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Sunday, June 18, 2017

14. Fluorine Lawyers and Government Dentists: the fluoride deception by Christopher Bryson from archive.org


14. Fluorine Lawyers and Government Dentists: the fluoride deception by Christopher Bryson from archive.org
Fluorine Lawyers and  Government Dentists     "A Very Worthwhile Contribution"     Although big corporations have long used the U.S. government's  medical assurances about fluoride safety to defend themselves in  fluoride-pollution cases, no collaboration between industry and the  federal promotion of fluoride has ever been acknowledged. However,  Robert Kehoe s papers show precisely such collusion, detailing how the  fluoride research of the National Institute of Dental Research, ostensibly  conducted to prove water fluoridation "safe," was covertly performed in  concert with industry, which was aware that the medical data would help  their Fluorine Lawyers battle American pollution victims and workers in  court.   THE REYNOLDS METALS Company employed a legal strategy  during the Martin case that would become a staple in American  courtrooms. Five years had elapsed since the Federal Security Agency  administrator, Oscar Ewing, the former Alcoa lawyer, had endorsed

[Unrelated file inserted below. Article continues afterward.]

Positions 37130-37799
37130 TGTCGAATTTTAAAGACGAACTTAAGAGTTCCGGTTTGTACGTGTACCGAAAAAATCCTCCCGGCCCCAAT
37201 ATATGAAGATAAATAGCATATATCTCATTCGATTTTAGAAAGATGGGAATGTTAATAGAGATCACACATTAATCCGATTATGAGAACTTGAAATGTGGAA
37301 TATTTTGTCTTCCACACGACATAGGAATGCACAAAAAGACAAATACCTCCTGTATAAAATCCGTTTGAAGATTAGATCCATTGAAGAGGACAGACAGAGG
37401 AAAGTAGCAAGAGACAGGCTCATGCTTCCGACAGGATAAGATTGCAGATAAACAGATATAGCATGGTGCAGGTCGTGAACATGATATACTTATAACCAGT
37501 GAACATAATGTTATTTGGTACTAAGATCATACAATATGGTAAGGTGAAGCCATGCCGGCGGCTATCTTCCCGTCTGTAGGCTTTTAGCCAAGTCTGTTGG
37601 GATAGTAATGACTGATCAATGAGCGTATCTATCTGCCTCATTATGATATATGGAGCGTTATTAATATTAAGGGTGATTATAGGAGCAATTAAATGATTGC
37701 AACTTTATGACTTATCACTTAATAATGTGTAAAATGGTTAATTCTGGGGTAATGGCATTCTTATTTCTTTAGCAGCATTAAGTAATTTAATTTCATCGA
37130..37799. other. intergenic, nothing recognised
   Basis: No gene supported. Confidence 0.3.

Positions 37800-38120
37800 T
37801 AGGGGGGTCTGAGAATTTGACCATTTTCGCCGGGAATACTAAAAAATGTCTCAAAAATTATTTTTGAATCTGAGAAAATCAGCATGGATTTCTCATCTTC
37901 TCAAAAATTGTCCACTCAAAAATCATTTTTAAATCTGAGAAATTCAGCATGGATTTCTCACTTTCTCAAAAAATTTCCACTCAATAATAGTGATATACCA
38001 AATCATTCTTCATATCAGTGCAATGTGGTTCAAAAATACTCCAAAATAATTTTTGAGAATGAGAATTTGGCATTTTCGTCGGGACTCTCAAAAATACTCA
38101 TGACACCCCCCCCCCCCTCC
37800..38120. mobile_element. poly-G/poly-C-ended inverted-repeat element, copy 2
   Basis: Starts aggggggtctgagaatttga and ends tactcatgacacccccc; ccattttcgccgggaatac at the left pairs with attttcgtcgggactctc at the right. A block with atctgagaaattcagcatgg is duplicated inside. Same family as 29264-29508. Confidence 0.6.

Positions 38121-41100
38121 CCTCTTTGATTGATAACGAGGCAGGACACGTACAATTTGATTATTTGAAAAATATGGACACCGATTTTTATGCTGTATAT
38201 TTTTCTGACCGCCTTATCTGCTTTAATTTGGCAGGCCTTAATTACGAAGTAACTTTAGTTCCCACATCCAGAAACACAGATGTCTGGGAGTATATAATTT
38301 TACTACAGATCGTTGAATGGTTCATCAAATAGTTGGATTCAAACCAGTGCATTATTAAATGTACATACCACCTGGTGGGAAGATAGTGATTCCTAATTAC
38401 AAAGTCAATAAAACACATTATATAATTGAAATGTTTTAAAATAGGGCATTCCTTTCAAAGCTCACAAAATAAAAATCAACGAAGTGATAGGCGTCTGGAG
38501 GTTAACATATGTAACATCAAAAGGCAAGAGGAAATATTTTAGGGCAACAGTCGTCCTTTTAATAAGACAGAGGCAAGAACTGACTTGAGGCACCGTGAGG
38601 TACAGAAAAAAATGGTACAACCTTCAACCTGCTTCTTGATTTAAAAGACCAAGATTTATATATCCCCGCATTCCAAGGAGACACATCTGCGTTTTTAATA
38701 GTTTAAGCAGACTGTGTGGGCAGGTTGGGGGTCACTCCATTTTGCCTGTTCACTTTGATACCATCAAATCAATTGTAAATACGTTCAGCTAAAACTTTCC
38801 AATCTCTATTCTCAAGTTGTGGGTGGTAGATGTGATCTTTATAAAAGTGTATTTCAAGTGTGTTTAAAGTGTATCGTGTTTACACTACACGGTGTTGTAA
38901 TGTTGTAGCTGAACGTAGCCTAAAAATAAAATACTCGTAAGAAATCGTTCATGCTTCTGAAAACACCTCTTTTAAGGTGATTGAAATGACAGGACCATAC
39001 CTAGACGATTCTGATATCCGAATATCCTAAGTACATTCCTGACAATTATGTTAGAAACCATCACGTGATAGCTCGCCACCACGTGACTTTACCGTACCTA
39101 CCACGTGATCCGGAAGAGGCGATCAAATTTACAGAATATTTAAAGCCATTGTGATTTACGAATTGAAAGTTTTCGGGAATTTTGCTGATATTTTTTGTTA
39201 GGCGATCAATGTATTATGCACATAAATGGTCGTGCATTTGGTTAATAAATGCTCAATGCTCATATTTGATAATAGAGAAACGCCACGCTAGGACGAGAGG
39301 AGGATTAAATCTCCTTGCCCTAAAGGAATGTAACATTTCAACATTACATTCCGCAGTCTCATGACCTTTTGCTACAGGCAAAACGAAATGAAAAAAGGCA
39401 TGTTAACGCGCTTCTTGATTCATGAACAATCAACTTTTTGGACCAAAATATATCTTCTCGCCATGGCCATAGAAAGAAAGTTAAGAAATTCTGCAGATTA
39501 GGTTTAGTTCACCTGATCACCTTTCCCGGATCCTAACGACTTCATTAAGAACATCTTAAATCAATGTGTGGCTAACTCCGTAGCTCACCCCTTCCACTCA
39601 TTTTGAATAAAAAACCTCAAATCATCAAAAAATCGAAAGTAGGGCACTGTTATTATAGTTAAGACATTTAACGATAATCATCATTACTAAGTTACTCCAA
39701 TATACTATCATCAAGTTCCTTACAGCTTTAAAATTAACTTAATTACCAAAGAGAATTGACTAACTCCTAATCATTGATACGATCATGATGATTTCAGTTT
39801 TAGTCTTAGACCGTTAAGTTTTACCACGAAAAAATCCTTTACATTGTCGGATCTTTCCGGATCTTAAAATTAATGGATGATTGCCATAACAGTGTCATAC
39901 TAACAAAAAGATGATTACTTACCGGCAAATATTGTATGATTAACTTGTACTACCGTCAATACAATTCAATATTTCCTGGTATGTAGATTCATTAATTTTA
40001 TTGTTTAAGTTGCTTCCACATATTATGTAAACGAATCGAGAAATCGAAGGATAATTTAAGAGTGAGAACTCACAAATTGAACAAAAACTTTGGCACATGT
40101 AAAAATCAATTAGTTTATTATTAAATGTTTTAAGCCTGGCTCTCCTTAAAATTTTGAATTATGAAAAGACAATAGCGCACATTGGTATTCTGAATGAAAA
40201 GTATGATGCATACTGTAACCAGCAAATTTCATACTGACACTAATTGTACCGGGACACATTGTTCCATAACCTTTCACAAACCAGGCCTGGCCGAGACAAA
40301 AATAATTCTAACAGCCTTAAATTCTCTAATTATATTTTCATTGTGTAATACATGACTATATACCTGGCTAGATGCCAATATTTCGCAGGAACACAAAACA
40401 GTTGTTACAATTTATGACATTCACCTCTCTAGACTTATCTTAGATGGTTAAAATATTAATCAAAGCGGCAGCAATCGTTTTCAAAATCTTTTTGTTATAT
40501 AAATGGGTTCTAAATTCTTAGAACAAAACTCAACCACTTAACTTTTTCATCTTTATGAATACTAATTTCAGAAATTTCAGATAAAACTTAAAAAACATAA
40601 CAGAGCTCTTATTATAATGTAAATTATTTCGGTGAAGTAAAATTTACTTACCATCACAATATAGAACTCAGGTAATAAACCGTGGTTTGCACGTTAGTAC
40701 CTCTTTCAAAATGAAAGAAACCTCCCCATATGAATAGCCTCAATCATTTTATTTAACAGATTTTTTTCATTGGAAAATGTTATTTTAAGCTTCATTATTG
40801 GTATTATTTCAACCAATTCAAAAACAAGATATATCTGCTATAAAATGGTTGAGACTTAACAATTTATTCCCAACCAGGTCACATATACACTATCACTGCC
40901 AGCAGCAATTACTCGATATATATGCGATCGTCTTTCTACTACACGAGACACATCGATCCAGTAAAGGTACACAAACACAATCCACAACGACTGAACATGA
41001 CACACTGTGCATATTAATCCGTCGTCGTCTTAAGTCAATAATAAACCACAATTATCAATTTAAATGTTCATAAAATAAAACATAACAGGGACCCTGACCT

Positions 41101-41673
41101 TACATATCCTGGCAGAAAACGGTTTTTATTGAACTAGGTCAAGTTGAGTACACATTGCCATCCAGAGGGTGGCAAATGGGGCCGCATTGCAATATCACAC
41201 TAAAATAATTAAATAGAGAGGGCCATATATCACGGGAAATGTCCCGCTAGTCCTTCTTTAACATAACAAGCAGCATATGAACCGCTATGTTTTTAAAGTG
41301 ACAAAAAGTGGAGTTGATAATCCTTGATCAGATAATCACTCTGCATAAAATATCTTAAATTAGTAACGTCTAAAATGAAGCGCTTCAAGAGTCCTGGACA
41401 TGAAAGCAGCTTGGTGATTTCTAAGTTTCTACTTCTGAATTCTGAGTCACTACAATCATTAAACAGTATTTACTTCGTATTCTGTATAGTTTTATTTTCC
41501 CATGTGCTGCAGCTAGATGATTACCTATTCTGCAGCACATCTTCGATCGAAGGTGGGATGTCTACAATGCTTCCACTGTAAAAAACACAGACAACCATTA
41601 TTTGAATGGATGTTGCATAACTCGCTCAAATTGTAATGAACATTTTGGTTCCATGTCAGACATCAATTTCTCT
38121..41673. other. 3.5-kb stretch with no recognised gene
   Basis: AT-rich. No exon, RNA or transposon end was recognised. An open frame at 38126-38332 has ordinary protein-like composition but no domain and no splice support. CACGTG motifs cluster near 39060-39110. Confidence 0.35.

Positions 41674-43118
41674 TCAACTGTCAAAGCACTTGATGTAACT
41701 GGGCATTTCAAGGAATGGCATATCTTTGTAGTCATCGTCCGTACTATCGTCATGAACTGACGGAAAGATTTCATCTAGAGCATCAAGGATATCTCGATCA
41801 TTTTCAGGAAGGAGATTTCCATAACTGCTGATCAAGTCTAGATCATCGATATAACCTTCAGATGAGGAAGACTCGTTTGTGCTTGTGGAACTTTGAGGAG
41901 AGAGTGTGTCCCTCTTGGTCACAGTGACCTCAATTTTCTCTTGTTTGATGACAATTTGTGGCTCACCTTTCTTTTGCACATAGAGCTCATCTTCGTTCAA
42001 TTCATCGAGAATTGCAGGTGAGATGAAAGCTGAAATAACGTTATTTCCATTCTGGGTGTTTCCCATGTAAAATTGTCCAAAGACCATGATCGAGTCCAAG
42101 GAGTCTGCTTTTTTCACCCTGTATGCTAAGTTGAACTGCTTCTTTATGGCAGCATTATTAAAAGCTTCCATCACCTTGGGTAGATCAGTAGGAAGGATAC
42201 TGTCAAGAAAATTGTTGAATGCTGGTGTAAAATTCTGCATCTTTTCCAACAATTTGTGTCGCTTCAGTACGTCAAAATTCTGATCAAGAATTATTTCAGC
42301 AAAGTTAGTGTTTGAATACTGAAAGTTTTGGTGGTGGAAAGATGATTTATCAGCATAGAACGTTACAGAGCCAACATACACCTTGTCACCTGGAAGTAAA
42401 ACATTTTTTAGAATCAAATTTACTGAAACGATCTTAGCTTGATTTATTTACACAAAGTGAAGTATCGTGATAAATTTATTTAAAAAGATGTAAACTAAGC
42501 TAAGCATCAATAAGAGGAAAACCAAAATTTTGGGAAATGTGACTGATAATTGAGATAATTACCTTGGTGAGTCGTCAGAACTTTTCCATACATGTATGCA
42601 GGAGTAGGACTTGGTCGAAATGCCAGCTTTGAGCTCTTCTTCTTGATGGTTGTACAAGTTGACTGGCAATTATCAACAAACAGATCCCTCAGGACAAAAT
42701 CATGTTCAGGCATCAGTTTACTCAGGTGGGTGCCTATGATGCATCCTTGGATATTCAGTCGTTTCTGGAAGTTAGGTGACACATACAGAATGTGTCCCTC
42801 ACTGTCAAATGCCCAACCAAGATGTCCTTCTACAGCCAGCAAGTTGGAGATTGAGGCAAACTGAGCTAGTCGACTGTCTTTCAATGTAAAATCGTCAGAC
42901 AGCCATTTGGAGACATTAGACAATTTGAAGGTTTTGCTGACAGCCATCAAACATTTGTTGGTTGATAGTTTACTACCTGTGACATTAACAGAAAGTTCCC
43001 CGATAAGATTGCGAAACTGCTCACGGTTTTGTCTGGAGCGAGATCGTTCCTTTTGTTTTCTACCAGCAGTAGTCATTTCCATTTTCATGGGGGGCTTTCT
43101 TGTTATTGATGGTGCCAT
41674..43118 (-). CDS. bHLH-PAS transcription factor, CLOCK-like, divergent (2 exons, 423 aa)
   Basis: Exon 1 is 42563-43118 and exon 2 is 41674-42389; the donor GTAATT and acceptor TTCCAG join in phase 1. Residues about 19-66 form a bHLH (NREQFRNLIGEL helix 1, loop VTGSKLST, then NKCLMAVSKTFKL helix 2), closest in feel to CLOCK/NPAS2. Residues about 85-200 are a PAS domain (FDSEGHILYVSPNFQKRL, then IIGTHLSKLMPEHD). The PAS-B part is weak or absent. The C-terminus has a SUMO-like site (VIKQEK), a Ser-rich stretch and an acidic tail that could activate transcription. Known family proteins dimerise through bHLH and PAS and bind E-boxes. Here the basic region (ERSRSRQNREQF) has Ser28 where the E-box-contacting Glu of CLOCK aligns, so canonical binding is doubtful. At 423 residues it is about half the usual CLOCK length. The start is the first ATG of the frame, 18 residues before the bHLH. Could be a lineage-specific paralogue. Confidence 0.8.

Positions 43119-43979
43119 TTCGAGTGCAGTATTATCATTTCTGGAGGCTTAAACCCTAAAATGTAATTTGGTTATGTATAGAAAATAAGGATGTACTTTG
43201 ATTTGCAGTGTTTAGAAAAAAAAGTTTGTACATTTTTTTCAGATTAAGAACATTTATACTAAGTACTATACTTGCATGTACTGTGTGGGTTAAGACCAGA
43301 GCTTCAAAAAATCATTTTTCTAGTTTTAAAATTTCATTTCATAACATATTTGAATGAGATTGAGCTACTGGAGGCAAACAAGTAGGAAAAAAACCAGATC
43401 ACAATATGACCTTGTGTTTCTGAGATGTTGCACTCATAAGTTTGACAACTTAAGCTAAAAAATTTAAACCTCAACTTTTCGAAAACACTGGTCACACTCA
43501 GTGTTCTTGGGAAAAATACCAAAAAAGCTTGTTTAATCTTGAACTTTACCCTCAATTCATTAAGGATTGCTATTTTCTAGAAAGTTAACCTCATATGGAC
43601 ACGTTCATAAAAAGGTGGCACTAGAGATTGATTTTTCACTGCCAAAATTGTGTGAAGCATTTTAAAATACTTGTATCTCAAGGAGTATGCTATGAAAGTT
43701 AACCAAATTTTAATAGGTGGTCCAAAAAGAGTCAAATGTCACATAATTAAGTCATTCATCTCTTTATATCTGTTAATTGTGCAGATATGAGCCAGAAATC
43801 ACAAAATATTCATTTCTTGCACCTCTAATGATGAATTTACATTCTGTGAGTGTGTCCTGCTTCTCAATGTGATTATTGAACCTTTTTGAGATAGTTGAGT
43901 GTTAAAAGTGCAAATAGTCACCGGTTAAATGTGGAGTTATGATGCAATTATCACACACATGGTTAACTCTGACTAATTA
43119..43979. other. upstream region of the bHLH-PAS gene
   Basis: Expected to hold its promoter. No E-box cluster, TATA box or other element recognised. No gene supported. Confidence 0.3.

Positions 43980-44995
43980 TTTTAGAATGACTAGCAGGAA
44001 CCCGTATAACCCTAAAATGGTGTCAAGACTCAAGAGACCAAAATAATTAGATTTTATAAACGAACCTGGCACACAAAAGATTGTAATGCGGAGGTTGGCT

https://www.blogger.com/null public water fluoridation on behalf of the Public Health Service, which  was under the FSA's jurisdiction. During the 1955 Martin trial in Portland,  Reynolds reminded the court of fluoride's "beneficial" effects.  Fluoride was being added to toothpaste, and 15,000,000 Americans  now consumed more fluoride through their drinking water than the  Martins had been exposed to, Reynolds's attorneys said. "This court has  thus found to be "poisonous' an amount of fluorine     FLUORINE LAWYERS AND GOVERNMENT DENTISTS     177     which scientific and judicial opinion has unanimously found harmless,  Reynolds s lawyers argued. The only thing not explained is how the  Martins could have suffered injury from something harmless to the rest of  mankind," they added)   Robert Kehoe also understood how public water fluoridation helped  industry. His endorsement was featured in the profluorida-tion booklet,  Our Children's Teeth. That booklet was simultaneously distributed to New  York parents and to the judges on the Martin Appeals Court.' "The question  of the public safety of fluoridation is non-existent from the viewpoint of  medical science," he assured parents and judges alike.'   Privately, however, Kehoe was not so sure. "It is possible that cer tain  insidious and now unknown effects are induced by the absorption of  fluorides in comparatively small amounts over long periods of time," he  had told industry in 1956. 4 And in 1962 Kehoe told Reynolds s medical  director, James McMillan, that there remained "a basic question  concerning the non-specific effects of prolonged exposure to apparently  harmless quantities of fluoride ( this by the way is the thing on which  George Waldbott bases his entire campaign against fluoridation). 5   Kehoe and his Kettering Laboratory continued to soldier for water  fluoridation during the 1950s and 1960s, assailing fluorida-tion critics as  windbags and windmills. Kettering toxicologists Francis Heyroth and  Edward Largent were prominent members of National Academy of  Sciences panels that endorsed fluoridation. And in 1963 the Kettering  Laboratory published an influential bibliography of the medical literature  favoring fluoridation, entitled The Role of Fluoride in Public Health: The  Soundness of Fluoridation in Communal Water Supplies.   Kehoe saw how fluoride safety studies performed by government dental  researchers helped his industry patrons in court. Farmers and workers  would have a much harder time successfully suing corporations for  fluoride pollution if the U.S. Public Health Service had performed its own  studies and then vouched for the chemical's safety. "The results of such  [dental] investigations are highly advanta geous," Kehoe explained to the  corporations sponsoring his fluoride work at Kettering, in that the  problem [of proving fluoride safe] exists outside of industry,  thereby involving situations in which the     178     CHAPTER FOURTEEN     economic factors tend to be of different type and significance than those  which are often alleged to be active in the industrial world, and often  involving investigators who are not subject to accusations of bias based on  industrial associations.'   Kehoe approached the Public Health Service in April 1952 on behalf of  the industries sponsoring his fluoride research, to ask that the health agency  perform additional fluoride safety studies.' I was requested by the group  [of industries], for whom I have acted as a spokesperson and chairman, in  the consideration of this work, to approach your division of the U.S. Public  Health Service, with the idea of determining whether or not an investigation  of that type might not be conduced by the Service, Kehoe wrote to Dr.  Seward Miller.'   Government proved cooperative. The top medical investigator at the  National Institute of Dental Research, Dr. Nicholas Leone, was especially  helpful. In August 1955, for example, during the Martin trial, the public  servant Dr. Leone spoke with a senior attorney for Reynolds, Tobin  Lennon, who also was a member of the Fluorine Lawyers Committee,  directing Lennon to a federal safety study on fluoride that Leone had  recently concluded in Texas.   No record could be found of anyone from this U.S. government agency  ever helping the Martin family.   Leone s study had examined people living in two Texas towns, where  there were different amounts of natural fluoride in the water supply. The  town of Bartlett had between 6 and 8 parts per million in its water, while  nearby Cameron had 0.4 ppm. Dr. Leone had given both towns a clean bill  of health, reporting in 1953 that no harmful significant differences were  seen in the two populations. Although George Waldbott and others had  vigorously attacked the study's scientific method and conclusions, the  so-called Bartlett Cameron Study became, along with Harold Hodges  Newburgh study, a lynch-pin of the government's case for water  fluoridation — medical "proof" that adding fluoride to water would be  harmless.'   As the Martin trial hung in the balance, the governments Dr. Leone  burned up the long-distance telephone lines to Oregon, answering  questions from Reynolds's attorney Lennon on the findings of the Bartlett  Cameron study. Dr. Capps had testified on Paul Martins behalf that  fluoride had injured his clients liver, so Reynolds s lawyer wanted  information about fluorides effects on such soft tissues."     FLUORINE LAWYERS AND GOVERNMENT DENTISTS     179     Although the Bartlett Cameron study had not examined soft tissue, such  data would soon be at hand, Leone reassured industry. New  government-funded studies were in the pipeline. And they spelled good  news for the Fluorine Lawyers. In the spring of 1957, as corporate America  awaited the Martin Appeals Court verdict, Alcoa s Dr. Dudley Irwin  traveled from Pittsburgh to the sparkling new campus of the National  Institutes of Health in Bethesda, Maryland, to meet directly with Dr. Leone  and discuss the current status of the fluoride problem." Irwin was the  medical coordinator for the Fluorine Lawyers Committee.   Dr. Leone laid out the plans for the new fluoride safety studies that the  federal dental agency was then readying. The two men then discussed how  those studies could be presented to best suit our purpose," according to a  March 5, 1957, letter Leone sent to Irwin to thank him for his visit. In  particular Leone gave the Alcoa doctor details of a human autopsy study  then being conducted in Provo, Utah, in which soft tissues were being  analyzed. Leone was serving as a consultant to the Utah study, he wrote,  and he had personally designed the autopsy protocol.' The interests of the  Provo group, Leone explained in his letter, relate directly to atmospheric  pollution of fluorides and its effects on humans. As you know, it has been  proven beyond a question of a doubt that similar conditions have an effect  upon animals.   Irwin paid close attention. Provo was the site of perhaps the most serious  litigation problem then facing the Fluorine Lawyers. Since World War II,  when a mighty steel plant had been located in the Utah County valley, near  the city of Provo — far from any threat from Japa nese bombers — local  farmers had been in an uproar over pollution that they claimed had  decimated their cattle. By 1957 the Columbia-Geneva Division of U.S.  Steel had settled 880 damage claims totaling $4,450,234 with farmers in  Utah County. An additional 305 claims for a further $25,000,000 were  filed against the company. 13   Nicholas Leone s researchers, working on a PHS grant, were studying  the soft tissues and bones of Utah County residents, he told Irwin. Inmates  of a mental institution close by comprise the study material," he added.   The Bethesda meeting between Alcoa s fluoride doctor and the  government scientist went well. They made plans for a future     180     CHAPTER FOURTEEN     rendezvous. In view of the vast amount of material soon to be avail -able  for publication, Leone concluded in his letter to Irwin, we are all very  enthused about a group presentation at some carefully selected meeting in  the near future. I believe we discussed that briefly while you were here and  I hope that you have had opportunity to give further thought to the type of  meeting that would best suit our purpose. A one-shot presentation and  publication in a single issue or monograph should be of more value than  publication in a number of publications.... Again, it was a pleasure seeing  you and I hope we have the opportunity for further discussions in the near  future. Best personal regards. Sincerely Nicholas C. Leone, M.D. Chief,  Medical Investigations, National Institute of Dental Research.' The  government scientist enclosed a gift, a copy of a science-fiction novel  called The Pallid Giant by Pierrepont B. Noyes.   Alcoa s doctor was jubilant at the letter. The government studies would  show no harm from fluoride, he had learned (almost certainly from Leone  himself). Irwin immediately contacted the Fluorine Lawyers Committee  boss, Frank Seamans in Pittsburgh, forwarding to him a copy of the letter  he had received from the NIDRs Dr. Leone. Thrilled at the news from  Washington, Alcoa s top doctor explained to Seamans, in a letter dated  March 13, 1957, exactly how the nations water fluoridation program, and  accompanying health studies, might help American industry: These  clinical investigations pertain to basic studies of individuals residing in  areas where the fluoride content of the drinking water varies from 0.04 ppm  F. to 8.o ppm F. You will appreciate that this range of fluoride exposure  brackets the range in which a number of us are interested. I have reason to  believe the results of these investigations will show no evidence of  deleterious effects due to fluoride absorption. The publication of these  results will be a very worthwhile contribution,"  wrote Irwin. 15   The obliging government dental researcher, Dr. Leone, wanted to share  the good news — with a restricted group of industry friends, Dr. Irwin told  Alcoa s lawyer. Dr. Leone has given me his permission to supply copies of  this letter to you for distribution to your group of "fluorine lawyers' on a  confidential basis," he wrote Seamans.   Any jubilation in the ranks of the Fluorine Lawyers Committee,  however, quickly turned to fresh panic. The following month, on     FLUORINE LAWYERS AND GOVERNMENT DENTISTS 181   April 24, 1957, Judges Denman, Pope, and Chambers of the Federal  Appeals Court for the 9th Circuit in San Francisco upheld the lower  District court ruling in the Martin trial. Their verdict was that Reynolds  Metals was guilty of negligence and of poisoning the Martins with fluoride.  In a gesture even more frightening for industry, Judge Denman cited a legal  principle known as absolute liability. It meant that industry was  responsible for resulting injury, whether accidentally caused or not. "The  manufacturer must learn of dangers that lurk in his processes and his  products, wrote Judge Denman in his opinion upholding the District Court.  It was the duty of the one in the position of the defendant to know of the  dangers incident to the aluminum reduction process," the opinion added. 16   Frantic, industry scrambled back to the courts. The entire 9th Circuit  Appeals court en banc (all judges on the Appeals bench, not just a  three-person panel) now confronted a stunning spectacle, as six top U.S.  corporations paraded before them, pleading for relief. Alcoa, Monsanto,  Kaiser Aluminum, Harvey Aluminum, the Olin Mathieson Chemical  Corporation, and a division of the Food Machinery and Chemical  Corporation, each joined Reynolds in attacking the Martin verdict, filing an  impassioned amicus curiae friends of the court brief.   One hundred thousand workers were employed in the U.S. aluminum  industry alone, industry told the court, while seven aluminum smelters in  the Northwest were located in inhabited areas similar to the Troutdale plant.  Judge Denman s ruling had impossibly tightened the screws on the  economy and jeopardized the nations cold war military strength, the  corporations argued. The necessity of a strong aluminum industry to  national defense is known to all," their appeal noted. Judge Denman had  reached out and with one swift stroke branded the aluminum industry and  all industries involving the use of fluorides, ultrahazardous," it added. The  industry attorneys warned of "the tremendous impact of this decision," and  argued that "if Judge Denman's opinion placing absolute liability on these  industries is to stand, the financial handicap so imposed may well impair  their financial stability. '   As industry s lawyers scrambled back to the courts, the governments Dr.  Nicholas Leone (from the National Institutes of Health) hurried for an  emergency meeting with industry officials     182     CHAPTER FOURTEEN     at the Kettering Laboratory. He was accompanied by no less than the  Director of the National Institute of Dental Research, Dr. Francis Arnold.   On May 20, 1957-a month after the Martin verdict — the public servants  met for a relatively confidential discussion of the issues with Dr. Kehoe  and a Medical Advisory Committee of officials from the industrial  corporations sponsoring the Kettering Laboratory s fluoride research. (This  Medical Advisory Committee had been established on behalf of the  Fluorine Lawyers Committee by Alcoa attorney Frank Seamans.)"   Alcoa's Dudley Irwin opened the meeting. He began by reiterating news  of the Martin verdict. The U.S. dental investigators and the company  officials reviewed the "weakness" of industry's position, according to notes  taken by Dr. Kehoe. The group then discussed "the Martin case in relation  to the community problems of air pollution, water pollution and food  contamination and the position occupied by industry in creating a new  environment characterized by potential hazard to the public health,  according to Kehoe.   Industry was vulnerable, Kehoe emphasized to the dental researchers.  He summarized the Kettering investigation of the Alcoa plant at Massena,  New York, where fluoride had disabled workers. (The results of this study  had — and still have — never been published.) There was a need, Kehoe told  the NIDR's Nicholas Leone and Francis Arnold, "for research of a basic  type to establish the facts on which medical opinion can be based so that  irresponsible medical testimony will be discouraged."   The government men took their cue. Drs. Leone and Arnold again laid  out for industry the several pending studies the NIDR was con -ducting.  The science was ostensibly being performed to demonstrate to the  public the safety of water fluoridation, yet for the anxious men at the  Kettering Laboratory that spring day, there was a clear understanding that  such medical studies could help polluters. 19 The conference concluded with  plans for an ambitious strategy to shape the national scientific debate on  fluoride by hosting "conferences, symposia," compiling new medical  research "for dissemination or publication," and arranging working  sessions "to decide what to do and in what sequence," according to Kehoe'  s notes.     FLUORINE LAWYERS AND GOVERNMENT DENTISTS     183     On June 5, 1958, the full Appeals Court in the Martin case gave some  ground. It upheld the verdict that the Martins had been poisoned and that  Reynolds was negligent, but it withdrew the earlier opinion that the legal  theory of absolute liability applied. The final decision was still   distressing, the Fluorine Lawyers Committee head, Frank Seamans,  wrote to Kehoe in a melancholy note eight days later. In an enclosed legal  summary of the ruling, dated June 12, 1958, he concluded that the verdict   will doubtless have great significance in the further development of the  fluorine problem." 20 There was, however, a solitary ray of sunshine:  perhaps the rollback of the absolute liability verdict would help industry  in the coming decades. We can now argue that the Martin case went off  on its own particular facts and that it is not a ruling that an aluminum  smelter is liable for damage regardless of negligence,"  Seamans wrote. 21   Seamans believed that it was the visit and testimony of the English  expert, Donald Hunter, that had delivered the knockout blow. The English  doctor had left a perhaps disfiguring scar upon corporate America. "The  court quoted from the testimony of Dr. Hunter," Seamans wrote to Kehoe,  "and said that his testimony was worthy of credit and, in fact, outstanding.  These quotations from the testimony of Dr. Hunter about the effects of  fluorine on human beings are very unfortunate and may serve to give such  claims a push.   Kehoe was bitter about the whole affair. "I have rarely found myself in  a more embarrassing situation than I was in the Martin case," he told one of  Reynolds's other witnesses. And he complained to a friend, Philip Drinker  of Harvard s School of Public Health, about the cleverness and histrionic  character of Donald Hunters testimony. 22 The professor commiserated.  Hunters exhibition was cheap cockney showmanship at a pretty low  point, Drinker said. " Numerous friends in England have told me he was  for sale and he certainly sold himself for this," he added.   Dr. Kehoe would have his revenge. In the days after the Martin verdict  worried industry its officials turned again to his Kettering Laboratory for  help. Industry stood on a precipice. The danger was clear — and so was the  solution. A powerful new scientific orthodoxy must be forged to defeat  workers and farmers like Paul Martin and remove the threat from  independently minded medical experts such as Donald Hunter and  Richard Capps.     Buried Science, Buried Workers     THE IMPLICATIONS OF the Martin verdict were frightening. Like that  Oregon farming family who had been poisoned by Reyn-olds s fluoride,  tens of thousands of U.S. citizens breathed fluoride fumes from nearby  steel, aluminum, and coal-fired power plants. A million more would soon  live within eight kilometers of eleven hydrogen fluoride manufacturing  plants.' And hundreds of thousands of American men and women inhaled  fluoride dust and gases each day at work.'   Industry's response to the Martin verdict was explained by Robert  Kehoe to the medical director of the Tennessee Valley Authority (TV A) in  January 1956. You will remember our recent talk about the concern of  representatives of the aluminum and steel companies, over the outcome of  the Reynolds Metals suit, Kehoe wrote to Dr. O. M. Derryberry on  January 9, 1956. That concern included "perturbation of certain of the  sponsors over the medico-legal situation," he wrote. "A group was  assembled for a meeting with me early in December," Kehoe told  Derryberry, "out of which came their request that ... I advise them  concerning a program of investigation which might be enlarged in scope  and accelerated in tempo so as to provide them with adequate ammunition  for handling similar situations, as well as those that might arise from  apprehension among their employees. " ; Kehoe's goal was to "bring to an  end the litigation which threatens to occupy the time, attention, and  economy of industry without benefit to the health and welfare of their  employees or the public," he told his sponsors.'     BURIED SCIENCE, BURIED WORKERS